So, what else is there to see in Bath? Well, I suppose there are the baths but my time is short and it looks like the rain is going to start up again so I settle instead for a quick look into the City’s other plastic art attraction, namely the Victoria Gallery. And here is a decidedly odd venue with one large ground floor space for temporary shows and two upper rooms in which to cram the permanent collections, one of ceramics and the other a bizarre hodge-podge chronology of art. The latter selection slightly reminds me of one of those comic stage productions that used to claim to offer up the complete works of Shakespeare in an hour-and-a-half or less, albeit in a heavily abridged version. Here the gallery walls are crammed with a mosaic of paintings that run the whole gamut of art history starting off in the 16th century with a portrait of fat king Henry VIII, a scene of Cleopatra meeting her snaky demise and Adam and Eve about to be expelled from Eden. Then the higgledy-piggledy selection continues with a race to get through all the other centuries and genres with examples of landscapes, maritime scenes, still lifes and portraits leading into a final wall of modern stuff.
There are a couple of works that warrant a longer look –William Roberts’ Dressmakers and Sickert’s view of Bath’s London Street (see below) – but such is the cacophony and clamour of their surrounding selection of horrors – the garish Matthew Smith and the cartoony Rex Whistler – that it’s much too hard to concentrate. I feel as if I’ve just downed six cups of strong coffee and can’t relax enough to stand in one place and look at anything for more than a fleeting ten seconds. And I can’t help thinking that the Gallery should employ a more sensitive curator to sort out the collection, put three-quarters of the works into storage and rehang the rest in a smaller, more coherent display. In fact, if they offer me a sufficient sum I’d be happy to return and give it a go.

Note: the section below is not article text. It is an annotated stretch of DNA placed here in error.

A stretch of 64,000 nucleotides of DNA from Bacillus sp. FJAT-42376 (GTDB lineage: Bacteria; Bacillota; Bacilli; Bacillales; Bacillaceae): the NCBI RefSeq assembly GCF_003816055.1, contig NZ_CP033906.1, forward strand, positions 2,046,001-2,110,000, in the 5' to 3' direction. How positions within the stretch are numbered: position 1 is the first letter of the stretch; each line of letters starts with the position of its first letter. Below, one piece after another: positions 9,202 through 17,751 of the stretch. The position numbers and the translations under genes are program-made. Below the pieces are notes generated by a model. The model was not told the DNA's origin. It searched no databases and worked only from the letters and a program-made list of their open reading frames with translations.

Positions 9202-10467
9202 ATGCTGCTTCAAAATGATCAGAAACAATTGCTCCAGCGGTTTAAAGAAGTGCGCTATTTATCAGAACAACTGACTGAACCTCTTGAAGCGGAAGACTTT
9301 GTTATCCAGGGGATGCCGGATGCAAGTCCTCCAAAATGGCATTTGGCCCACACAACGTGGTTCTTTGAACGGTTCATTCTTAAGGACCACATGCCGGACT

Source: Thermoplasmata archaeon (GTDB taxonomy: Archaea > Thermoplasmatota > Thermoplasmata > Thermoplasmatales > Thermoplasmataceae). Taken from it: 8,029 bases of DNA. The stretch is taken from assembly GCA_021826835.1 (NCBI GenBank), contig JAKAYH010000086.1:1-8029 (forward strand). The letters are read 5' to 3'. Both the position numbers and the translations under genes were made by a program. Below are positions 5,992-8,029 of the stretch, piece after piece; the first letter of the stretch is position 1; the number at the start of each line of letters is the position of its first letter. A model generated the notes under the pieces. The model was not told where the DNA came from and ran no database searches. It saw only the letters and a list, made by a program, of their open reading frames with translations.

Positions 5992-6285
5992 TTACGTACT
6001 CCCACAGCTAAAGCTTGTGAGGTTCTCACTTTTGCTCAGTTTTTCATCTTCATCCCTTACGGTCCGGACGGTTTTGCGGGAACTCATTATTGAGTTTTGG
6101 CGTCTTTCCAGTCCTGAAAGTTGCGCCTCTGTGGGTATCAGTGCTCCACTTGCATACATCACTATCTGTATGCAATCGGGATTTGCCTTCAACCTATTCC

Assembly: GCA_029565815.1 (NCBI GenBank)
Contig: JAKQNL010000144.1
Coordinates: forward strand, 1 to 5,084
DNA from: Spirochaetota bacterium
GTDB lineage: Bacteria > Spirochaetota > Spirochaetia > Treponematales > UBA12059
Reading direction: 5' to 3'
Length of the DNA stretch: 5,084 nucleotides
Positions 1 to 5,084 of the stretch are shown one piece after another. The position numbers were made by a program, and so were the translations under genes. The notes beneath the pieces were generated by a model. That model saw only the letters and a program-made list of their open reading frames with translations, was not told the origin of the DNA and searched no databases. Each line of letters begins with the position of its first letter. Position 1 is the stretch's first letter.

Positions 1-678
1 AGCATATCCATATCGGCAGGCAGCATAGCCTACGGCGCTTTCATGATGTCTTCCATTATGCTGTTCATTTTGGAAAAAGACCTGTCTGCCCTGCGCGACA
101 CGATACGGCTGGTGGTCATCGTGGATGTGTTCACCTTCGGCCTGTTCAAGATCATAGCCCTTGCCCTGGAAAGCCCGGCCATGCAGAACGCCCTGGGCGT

All of which leads on to the temporary show downstairs. War and Rumours of War is a large selection of works on paper loaned from the Hepworth Wakefield gallery that, as the title intimates, covers works made by British artists during the 1930s and ’40s.
This was obviously a bit of a tough time for the country as a whole so it’s not too surprising that all the works on show are decidedly downbeat, whether it’s Moore’s scenes of people camped underground sheltering from the Blitz (see above) or EG Nicholson‘s still life with rhubarb leaves (see below).
Perhaps even more grim is the fact that things don’t appear to lighten up very much even when the War finally finishes. The celebrations seem to have been over very quickly and gone entirely unrecorded before most of the artists represented here seem to have entered a period of sustained anticlimactic angst, expressed through dull abstracts or darkly depressive figurative works. I suppose it’s interesting to see painting by Ceri Richards, Brian Winter, Merlin Evans, Robert Colquhoun, Michael Ayrton (see below) and other artists from that grim gray era – after all, their works are seldom seen these days – but it’s not much fun. And perhaps it’s no real surprise that their works have gone so very far out of fashion.
After that it’s back to the station where, very much to my surprise, I’m just in time to witness the arrival of another hen party crowd! I guess there must be an alternative hidden side to Bath that I’ve managed to miss, although I don’t think I’ll be going back anytime soon to try to find it.